Keep Calm and Carrie On: Why I’m glad that Sex and The City could ‘glamourise’ journalism

Sex and the City Journalism
Carrie Bradshaw
A brave face and fierce outfit for leading character Carrie Bradshaw

I stumbled across an article this morning which vaguely referenced Sex and The City as a misleading beacon of hope for bright-eyed young journalists (presumably females, unless guys my age have garnered a sudden interest in attaining for themselves the sex lives and shoe collections of middle aged American women). And I couldn’t help but wonder: What is suddenly so bad about spicing up a dull story, coming from people who make a living from doing much the same?

Journalism needed glamourising. It’s long hours, low pay and hard work, often full of dead ends and effort which goes unappreciated. So sue me for daydreaming about writing’s potential to pay for a comfortable life, or the possibility of it being one of those rare occupations where you earn money for doing exactly what you love. Every now and then, among the news about low job prospects and tales of nightmare internships, I need that little boost.

So Carrie has a sex column, and can’t inspire future political correspondents and undercover investigators. So what? Those careers didn’t exactly lend themselves to a sit-com set against the backdrop of New York City’s night life. What else? Oh yeah, she’s FICTIONAL. Give us some credit. Future dentists don’t look to the success stories of tooth fairies to convince themselves that their jobs will pay off. The real Carrie Bradshaw actually wrote Sex and The City. She is Candace Bushnell, former journalist and author turned sit-com writer who no doubt made millions selling the story – part-based on her own experiences – for it to be made into a TV franchise and two feature length films adored by fans the world over. Is that a real-life happy ending I sense? Best not tell the young ones, they might get their hopes up.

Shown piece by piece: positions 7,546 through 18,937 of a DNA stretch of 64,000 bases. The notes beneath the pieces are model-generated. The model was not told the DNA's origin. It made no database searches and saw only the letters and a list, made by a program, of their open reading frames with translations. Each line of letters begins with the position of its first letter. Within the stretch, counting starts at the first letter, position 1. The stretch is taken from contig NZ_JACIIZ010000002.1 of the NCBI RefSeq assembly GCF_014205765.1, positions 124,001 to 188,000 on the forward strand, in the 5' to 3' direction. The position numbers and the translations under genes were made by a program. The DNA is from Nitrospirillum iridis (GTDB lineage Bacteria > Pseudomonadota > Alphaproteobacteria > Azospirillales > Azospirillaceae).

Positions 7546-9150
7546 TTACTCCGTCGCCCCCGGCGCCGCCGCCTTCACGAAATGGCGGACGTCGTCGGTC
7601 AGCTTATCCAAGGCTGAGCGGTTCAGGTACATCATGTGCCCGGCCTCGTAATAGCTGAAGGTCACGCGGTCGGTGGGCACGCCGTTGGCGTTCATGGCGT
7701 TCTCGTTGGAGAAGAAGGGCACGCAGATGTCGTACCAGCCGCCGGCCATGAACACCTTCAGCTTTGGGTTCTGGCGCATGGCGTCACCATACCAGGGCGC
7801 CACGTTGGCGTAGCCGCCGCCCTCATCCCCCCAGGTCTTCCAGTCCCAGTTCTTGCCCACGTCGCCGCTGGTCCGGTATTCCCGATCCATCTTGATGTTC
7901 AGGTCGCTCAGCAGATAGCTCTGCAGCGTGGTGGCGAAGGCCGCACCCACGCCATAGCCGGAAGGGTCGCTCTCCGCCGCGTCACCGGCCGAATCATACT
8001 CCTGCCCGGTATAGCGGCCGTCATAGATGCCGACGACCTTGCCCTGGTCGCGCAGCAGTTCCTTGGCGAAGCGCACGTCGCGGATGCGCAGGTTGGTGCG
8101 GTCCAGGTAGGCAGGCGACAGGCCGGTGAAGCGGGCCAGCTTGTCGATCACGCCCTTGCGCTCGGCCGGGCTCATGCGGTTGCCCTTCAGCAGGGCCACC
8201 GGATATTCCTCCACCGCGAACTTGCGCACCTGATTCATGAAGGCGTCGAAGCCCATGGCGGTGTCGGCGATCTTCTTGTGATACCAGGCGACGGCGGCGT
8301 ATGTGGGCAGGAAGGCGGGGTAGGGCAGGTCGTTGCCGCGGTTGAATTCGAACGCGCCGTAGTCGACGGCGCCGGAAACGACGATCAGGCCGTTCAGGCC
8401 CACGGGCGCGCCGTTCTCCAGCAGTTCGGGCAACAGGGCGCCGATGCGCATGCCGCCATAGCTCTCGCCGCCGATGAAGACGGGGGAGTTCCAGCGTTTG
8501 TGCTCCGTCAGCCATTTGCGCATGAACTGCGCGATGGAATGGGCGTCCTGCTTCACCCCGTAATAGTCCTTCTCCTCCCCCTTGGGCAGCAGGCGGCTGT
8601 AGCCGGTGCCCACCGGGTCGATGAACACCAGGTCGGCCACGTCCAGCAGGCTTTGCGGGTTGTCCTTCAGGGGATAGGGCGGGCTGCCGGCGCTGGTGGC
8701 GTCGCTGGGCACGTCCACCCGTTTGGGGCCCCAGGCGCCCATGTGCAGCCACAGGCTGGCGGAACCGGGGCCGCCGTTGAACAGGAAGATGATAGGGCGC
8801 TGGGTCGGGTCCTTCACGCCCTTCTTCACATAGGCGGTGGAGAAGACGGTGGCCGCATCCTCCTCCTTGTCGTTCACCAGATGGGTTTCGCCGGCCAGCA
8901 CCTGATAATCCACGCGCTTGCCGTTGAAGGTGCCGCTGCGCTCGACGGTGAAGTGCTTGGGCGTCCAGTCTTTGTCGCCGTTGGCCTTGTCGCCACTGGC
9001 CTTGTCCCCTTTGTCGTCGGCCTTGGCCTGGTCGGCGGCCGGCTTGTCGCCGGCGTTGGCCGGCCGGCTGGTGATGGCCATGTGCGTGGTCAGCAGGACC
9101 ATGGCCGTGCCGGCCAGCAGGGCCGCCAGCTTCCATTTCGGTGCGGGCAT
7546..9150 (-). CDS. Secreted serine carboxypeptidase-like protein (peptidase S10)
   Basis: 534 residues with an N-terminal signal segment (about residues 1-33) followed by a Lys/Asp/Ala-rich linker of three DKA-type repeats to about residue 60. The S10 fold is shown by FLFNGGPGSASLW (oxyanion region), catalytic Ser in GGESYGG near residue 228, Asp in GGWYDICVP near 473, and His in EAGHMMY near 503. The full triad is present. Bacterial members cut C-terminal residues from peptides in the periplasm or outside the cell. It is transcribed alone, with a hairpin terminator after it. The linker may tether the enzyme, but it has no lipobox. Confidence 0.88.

I don’t need a reality check, I know the difference between my life and one that’s been scripted for entertainment purposes. Acting like a hero because you’re pointing out the ‘harsh reality’ is like telling kids the truth about Christmas with the defense that you’re preparing them for the real world. Let us learn in our own time and we’ll accept the truth, then go along with the story as if we’re blissfully unaware. Why? Because we know that Christmas wouldn’t be the same without a little bit of magic. Neither would our aspirations without that small, significant presence of a big dream.

No hard feelings to the writer who had all this to say about one of my favourite shows. Slightly patronising as I may have found it, she wasn’t the one offering a reality check. She was only observing and looking to unearth some reasoning, meaning that her piece is derived from the most essential of all journalistic qualities – having a critical eye. Touché. Mine is as a result of a quality I think is equally as archetypical – always wanting to put your two cents in.

We’ll agree to disagree about the dangers of glamourising our chosen career. In the mean time, please leave me to my optimism, and my distraction from the not-half-as-terrible-as-you-would-have-me-believe reality that awaits. I’m smart enough to know it might not run as smoothly as a Sex and The City storyline – and they’re rocky at the best of times.

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